Anorexia And Western Culture
We hardly need to talk about how our insane culture promotes and even glorifies unattainable levels of thinness. Just about everyone knows by now that most of the images in popular magazines are photoshopped. Yet consumers still ravenously devour them and we as a society base our idea of beauty on an artificial, manufactured reality.
In the Middle Ages those considered beautiful were actually overweight. If you were skinny it meant that you did not have enough to eat, which meant that you were poor. Corpulence was a sign of wealth and nobility so women in the richest classes probably worked as hard to overeat as many today work to starve themselves.
The concept of beauty changes across time and cultures. Have you ever seen documentaries from various tribes in Africa where stretching out the neck like a giraffe using silver rings is a sign of beauty? To many of us it seems like self-mutilation. But starving yourself on purpose is the definition of self-mutilation. Do not let yourself be taken in by the massive pressure our consumer culture puts on you because it is all a lie.
In behavioral psychology the concept of association is an important factor in an organism’s behavior. The most classic example was an experiment where a scientist named Pavlov rang a bell every time he fed his dogs. After awhile they would start salivating when they heard the sound of the bell, even when no food came with it. They had learned to associate the sound of the bell with the pleasant experience of eating, so the bell was all that was necessary to elicit the salivating response.
We are all Pavlov’s dogs. Our cultural definition of beauty is like the sound of the bell from his experiment. We are actually salivating over the unconscious associations we make with it with like social acceptance, self-esteem, attention from potential romantic partners, and myriad other factors. This is why physical manifestations of beauty can change so drastically across time periods and geographical locations. Beauty is not about what you physically see, but instead about the important unconscious associations you make with what you see.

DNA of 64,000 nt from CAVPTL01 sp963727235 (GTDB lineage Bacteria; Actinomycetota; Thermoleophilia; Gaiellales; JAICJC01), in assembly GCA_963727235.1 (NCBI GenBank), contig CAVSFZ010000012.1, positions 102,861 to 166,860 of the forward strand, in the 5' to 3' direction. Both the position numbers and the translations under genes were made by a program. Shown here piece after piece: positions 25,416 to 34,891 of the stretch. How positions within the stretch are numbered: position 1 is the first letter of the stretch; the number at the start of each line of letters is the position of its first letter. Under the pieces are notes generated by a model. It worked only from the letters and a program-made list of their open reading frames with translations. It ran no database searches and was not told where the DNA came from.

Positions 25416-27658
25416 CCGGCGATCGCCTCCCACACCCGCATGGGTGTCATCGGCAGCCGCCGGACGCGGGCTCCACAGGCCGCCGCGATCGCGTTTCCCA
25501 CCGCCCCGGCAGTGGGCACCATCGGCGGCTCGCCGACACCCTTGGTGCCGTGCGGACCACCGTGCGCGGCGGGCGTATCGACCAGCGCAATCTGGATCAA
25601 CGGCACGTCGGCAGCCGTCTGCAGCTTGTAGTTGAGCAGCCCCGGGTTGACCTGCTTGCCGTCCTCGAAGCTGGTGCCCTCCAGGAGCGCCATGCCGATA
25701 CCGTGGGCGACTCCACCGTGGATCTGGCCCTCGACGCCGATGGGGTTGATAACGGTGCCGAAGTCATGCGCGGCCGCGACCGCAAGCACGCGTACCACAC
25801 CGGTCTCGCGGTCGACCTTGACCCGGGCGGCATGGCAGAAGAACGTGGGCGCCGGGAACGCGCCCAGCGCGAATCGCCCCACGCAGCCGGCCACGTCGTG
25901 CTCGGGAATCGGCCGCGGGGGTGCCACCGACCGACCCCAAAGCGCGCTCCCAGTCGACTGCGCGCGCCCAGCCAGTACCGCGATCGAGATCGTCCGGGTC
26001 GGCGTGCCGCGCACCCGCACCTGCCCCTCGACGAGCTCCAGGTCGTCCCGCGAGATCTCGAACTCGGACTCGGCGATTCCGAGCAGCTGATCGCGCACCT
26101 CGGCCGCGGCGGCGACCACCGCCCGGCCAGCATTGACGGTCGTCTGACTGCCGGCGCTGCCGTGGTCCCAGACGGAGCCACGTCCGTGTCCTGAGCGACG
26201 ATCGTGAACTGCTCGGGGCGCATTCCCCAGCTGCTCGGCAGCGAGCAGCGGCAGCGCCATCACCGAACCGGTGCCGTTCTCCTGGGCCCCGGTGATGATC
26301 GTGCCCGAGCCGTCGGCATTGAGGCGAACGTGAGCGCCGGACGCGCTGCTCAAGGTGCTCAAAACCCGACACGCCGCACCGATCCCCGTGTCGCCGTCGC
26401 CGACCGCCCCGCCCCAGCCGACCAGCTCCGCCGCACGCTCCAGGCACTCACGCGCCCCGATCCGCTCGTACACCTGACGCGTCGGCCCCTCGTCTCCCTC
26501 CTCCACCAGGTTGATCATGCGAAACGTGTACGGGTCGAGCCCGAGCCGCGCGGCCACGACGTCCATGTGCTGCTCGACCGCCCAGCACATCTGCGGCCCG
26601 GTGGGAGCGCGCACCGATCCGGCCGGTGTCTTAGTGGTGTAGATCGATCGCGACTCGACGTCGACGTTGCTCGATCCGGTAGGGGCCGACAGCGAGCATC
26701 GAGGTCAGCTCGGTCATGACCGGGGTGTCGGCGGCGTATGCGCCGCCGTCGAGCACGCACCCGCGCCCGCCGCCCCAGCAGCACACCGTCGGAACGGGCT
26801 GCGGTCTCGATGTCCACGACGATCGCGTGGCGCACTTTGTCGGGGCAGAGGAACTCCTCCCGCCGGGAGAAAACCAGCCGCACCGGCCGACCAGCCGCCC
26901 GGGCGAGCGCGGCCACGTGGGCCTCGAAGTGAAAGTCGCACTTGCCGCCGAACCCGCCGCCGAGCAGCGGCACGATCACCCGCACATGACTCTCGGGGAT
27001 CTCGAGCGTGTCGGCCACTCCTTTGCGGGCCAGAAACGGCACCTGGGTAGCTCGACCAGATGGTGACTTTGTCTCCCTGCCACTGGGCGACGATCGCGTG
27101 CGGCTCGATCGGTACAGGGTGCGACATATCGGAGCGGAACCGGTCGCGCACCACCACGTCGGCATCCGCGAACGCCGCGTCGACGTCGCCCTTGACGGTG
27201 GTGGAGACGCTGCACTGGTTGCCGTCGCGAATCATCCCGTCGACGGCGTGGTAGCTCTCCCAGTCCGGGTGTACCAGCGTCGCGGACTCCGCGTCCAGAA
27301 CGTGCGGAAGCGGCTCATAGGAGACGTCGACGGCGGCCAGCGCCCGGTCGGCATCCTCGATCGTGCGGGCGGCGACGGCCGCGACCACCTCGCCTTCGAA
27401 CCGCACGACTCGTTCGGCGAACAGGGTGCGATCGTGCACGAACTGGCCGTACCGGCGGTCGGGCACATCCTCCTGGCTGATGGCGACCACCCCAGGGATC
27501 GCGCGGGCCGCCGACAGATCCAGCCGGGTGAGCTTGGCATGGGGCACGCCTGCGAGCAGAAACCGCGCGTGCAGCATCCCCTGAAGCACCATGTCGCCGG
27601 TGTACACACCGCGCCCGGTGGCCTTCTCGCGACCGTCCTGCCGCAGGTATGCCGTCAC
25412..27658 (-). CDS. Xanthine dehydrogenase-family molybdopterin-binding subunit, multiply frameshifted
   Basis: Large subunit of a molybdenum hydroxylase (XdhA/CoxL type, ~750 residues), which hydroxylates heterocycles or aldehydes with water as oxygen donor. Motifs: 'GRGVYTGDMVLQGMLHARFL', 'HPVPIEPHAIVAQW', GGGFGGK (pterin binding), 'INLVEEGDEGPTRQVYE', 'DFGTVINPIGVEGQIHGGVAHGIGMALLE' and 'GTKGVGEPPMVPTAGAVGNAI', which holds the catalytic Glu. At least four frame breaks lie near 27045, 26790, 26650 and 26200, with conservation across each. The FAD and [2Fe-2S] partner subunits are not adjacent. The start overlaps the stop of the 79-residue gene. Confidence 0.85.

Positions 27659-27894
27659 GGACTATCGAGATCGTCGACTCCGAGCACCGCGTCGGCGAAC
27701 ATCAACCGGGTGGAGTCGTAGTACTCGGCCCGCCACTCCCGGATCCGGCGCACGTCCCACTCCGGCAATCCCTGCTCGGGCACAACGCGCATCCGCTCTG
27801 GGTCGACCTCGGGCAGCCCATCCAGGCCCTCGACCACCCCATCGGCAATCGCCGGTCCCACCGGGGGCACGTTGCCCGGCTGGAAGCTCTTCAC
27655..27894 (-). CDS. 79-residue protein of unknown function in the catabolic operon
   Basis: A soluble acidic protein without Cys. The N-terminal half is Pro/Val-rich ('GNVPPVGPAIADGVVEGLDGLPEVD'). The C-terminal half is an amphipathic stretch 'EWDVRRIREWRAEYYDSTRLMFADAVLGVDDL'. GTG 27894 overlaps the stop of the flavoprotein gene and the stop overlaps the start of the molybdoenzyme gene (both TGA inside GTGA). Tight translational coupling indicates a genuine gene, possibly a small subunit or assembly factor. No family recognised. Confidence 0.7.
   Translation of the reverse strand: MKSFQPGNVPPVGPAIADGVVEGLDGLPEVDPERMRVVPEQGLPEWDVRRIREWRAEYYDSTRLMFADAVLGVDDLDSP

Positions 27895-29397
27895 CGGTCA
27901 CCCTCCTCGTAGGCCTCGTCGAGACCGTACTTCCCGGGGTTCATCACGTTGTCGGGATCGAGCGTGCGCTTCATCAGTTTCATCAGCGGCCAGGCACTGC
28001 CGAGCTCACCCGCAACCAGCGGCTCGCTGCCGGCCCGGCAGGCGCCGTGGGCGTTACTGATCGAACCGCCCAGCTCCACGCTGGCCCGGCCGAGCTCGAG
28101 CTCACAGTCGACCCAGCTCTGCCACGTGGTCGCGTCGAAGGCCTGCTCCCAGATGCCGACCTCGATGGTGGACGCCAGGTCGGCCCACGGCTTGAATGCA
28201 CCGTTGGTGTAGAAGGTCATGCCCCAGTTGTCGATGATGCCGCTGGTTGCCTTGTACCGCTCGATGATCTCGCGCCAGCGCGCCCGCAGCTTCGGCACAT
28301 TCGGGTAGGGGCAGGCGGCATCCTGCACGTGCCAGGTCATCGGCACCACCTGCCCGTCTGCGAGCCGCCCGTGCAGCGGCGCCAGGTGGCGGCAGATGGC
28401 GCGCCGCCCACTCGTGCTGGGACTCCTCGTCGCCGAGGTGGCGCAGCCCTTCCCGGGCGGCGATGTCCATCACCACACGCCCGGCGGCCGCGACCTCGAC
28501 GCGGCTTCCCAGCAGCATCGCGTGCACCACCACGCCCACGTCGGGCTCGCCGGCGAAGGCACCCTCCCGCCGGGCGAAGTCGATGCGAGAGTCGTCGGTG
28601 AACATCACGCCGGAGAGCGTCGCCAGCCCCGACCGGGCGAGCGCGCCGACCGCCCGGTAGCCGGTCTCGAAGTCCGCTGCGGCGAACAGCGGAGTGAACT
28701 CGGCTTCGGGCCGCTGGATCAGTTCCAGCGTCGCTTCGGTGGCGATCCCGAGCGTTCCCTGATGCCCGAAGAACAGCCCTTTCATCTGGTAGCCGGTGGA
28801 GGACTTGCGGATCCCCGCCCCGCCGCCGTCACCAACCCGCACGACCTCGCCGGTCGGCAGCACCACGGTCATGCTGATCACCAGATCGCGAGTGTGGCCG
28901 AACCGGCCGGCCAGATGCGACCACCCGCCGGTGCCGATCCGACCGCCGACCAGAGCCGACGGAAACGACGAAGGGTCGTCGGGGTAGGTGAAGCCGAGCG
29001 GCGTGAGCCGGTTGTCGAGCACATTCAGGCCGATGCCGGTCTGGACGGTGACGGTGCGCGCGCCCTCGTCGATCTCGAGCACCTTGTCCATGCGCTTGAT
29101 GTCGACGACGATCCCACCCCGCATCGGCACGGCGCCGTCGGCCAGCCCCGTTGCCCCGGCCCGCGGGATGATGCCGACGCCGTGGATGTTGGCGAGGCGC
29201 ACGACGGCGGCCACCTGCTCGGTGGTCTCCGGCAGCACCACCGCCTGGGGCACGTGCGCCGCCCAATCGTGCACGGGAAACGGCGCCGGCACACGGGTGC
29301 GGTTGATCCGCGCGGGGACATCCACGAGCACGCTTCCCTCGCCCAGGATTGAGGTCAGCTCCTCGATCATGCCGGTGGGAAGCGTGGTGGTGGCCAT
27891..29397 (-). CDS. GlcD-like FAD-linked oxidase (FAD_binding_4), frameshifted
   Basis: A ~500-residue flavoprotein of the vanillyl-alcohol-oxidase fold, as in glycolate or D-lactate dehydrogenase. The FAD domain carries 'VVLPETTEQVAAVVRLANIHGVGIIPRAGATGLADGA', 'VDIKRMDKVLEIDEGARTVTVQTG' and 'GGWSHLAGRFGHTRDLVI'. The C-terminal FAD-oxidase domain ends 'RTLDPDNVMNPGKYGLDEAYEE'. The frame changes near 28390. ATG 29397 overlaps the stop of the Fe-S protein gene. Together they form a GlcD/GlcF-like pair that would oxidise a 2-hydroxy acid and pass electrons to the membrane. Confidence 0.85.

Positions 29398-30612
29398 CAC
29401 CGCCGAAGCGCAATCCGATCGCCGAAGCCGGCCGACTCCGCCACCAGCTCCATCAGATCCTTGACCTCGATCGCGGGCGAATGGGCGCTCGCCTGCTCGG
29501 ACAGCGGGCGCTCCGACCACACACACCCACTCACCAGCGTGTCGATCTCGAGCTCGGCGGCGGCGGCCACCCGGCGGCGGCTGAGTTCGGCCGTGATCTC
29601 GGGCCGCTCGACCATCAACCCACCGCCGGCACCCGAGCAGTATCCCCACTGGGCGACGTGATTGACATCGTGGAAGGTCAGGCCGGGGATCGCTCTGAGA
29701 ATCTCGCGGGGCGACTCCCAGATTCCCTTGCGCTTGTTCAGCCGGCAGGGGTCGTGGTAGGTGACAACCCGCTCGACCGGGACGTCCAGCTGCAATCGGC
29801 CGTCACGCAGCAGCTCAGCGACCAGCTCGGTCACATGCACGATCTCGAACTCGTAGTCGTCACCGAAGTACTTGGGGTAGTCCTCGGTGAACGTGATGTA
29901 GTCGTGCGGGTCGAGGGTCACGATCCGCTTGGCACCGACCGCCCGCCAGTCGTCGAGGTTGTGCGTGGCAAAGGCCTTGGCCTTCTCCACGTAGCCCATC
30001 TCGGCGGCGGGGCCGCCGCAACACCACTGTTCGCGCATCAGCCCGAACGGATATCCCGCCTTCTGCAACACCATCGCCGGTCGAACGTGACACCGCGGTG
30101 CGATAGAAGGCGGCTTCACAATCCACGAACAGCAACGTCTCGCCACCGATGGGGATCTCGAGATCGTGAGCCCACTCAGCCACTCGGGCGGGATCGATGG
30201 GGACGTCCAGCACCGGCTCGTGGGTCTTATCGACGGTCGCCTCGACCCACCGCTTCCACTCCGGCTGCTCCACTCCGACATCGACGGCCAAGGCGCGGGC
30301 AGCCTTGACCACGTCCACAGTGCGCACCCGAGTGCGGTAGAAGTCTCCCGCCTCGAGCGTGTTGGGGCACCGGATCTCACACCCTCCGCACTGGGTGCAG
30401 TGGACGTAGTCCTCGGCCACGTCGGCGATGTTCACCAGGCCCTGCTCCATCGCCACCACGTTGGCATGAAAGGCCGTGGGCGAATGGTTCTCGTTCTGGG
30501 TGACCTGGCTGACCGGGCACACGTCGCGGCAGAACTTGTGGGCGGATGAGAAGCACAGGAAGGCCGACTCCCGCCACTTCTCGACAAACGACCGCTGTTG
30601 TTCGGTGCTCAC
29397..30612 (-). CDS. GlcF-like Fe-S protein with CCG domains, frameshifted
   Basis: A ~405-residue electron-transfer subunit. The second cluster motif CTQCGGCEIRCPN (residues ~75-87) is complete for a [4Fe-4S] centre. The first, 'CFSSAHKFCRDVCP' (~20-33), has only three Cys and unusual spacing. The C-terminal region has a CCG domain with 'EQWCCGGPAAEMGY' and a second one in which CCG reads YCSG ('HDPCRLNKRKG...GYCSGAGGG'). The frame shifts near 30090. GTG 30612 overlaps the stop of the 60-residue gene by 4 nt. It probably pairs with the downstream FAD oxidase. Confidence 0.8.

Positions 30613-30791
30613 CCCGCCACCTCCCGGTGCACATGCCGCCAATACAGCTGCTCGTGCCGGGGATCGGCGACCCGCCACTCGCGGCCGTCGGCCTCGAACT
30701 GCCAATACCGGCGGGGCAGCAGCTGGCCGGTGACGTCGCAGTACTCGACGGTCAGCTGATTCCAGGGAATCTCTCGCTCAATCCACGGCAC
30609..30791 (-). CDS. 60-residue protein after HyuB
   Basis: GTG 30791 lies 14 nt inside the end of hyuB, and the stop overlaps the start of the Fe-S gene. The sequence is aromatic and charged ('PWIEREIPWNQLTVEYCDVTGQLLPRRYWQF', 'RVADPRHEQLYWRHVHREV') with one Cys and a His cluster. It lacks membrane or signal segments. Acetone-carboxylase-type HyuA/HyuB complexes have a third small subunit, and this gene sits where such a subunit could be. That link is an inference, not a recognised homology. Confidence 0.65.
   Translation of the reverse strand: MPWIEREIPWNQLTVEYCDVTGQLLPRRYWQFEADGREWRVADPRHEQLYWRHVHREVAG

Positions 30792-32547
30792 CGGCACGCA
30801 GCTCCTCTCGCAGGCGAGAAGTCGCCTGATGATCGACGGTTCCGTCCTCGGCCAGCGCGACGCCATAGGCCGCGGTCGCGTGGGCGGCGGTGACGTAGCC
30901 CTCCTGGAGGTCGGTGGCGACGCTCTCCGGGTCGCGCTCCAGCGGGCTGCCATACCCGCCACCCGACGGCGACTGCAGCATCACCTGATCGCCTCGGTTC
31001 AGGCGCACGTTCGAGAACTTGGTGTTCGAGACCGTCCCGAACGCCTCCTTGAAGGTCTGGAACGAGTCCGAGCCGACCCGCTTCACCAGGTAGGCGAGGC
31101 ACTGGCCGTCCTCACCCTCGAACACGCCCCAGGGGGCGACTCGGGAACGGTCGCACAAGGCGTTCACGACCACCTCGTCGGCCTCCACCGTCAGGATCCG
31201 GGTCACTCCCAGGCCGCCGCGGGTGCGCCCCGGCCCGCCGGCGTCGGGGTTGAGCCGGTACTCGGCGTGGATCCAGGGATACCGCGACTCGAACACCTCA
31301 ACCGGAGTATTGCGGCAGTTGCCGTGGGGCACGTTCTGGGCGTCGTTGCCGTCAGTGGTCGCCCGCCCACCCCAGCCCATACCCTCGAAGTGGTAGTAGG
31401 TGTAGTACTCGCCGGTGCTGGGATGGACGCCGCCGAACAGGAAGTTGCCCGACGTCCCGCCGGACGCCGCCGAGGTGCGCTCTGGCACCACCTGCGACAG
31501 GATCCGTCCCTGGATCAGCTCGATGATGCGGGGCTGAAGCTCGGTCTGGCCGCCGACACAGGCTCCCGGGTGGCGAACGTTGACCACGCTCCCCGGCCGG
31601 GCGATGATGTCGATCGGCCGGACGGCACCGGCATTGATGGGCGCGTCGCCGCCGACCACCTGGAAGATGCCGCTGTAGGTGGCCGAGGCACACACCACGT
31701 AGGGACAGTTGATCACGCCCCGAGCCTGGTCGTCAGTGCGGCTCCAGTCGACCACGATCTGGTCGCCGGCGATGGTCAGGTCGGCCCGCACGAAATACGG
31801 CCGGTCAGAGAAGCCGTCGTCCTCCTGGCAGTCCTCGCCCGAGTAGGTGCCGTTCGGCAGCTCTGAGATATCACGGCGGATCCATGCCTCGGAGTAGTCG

If humanity survives past our insane era of vacuousness, greed and consumerism the definition of beauty will surely change again. There is a huge difference between being healthy and being skinny, and we have to assume that in a just society many types of bodies will be considered beautiful as long as they are at an optimum level of healthy eating, healthy amounts of exercise, and healthy living. Every body has a weight set point. This means that whether you starve yourself or engorge yourself, over time your body will invariably find its way back to within a few pounds of its ideal weight. It’s the reason that diets never work. The only way to change your weight set point is by changing your metabolism, and the only way to change your metabolism is through cardiovascular exercise.
Many women feel tremendous pressure to keep their bodies much skinnier than they would ideally be because they want to appear attractive to the opposite sex. You are setting a dangerous, unhappy trajectory for yourself here as well though because the types of guys that will respond to you will more likely than not be shallow and narcissistic. The truth is that most guys I know have dated women with many different types of bodies. Staying in shape and being healthy is much more attractive to many men than starvation.
As we have talked about elsewhere dieting and anorexia often have a central component of control. If you really want to take the control back you will give the middle finger to a culture that cares nothing for your welfare and start living a healthy life that makes you feel good from the inside out. This means reasonable amounts of cardiovascular exercise (no more than 30-60 minutes a day) and appropriate calorie intake of healthful, organic foods. You can stop reading the magazines that portray an unrealistic view of the human body. Everyone talks about weight loss goals and it’s insane because we need to be talking about health goals. Speak with your doctor about what these are for you and then go for them.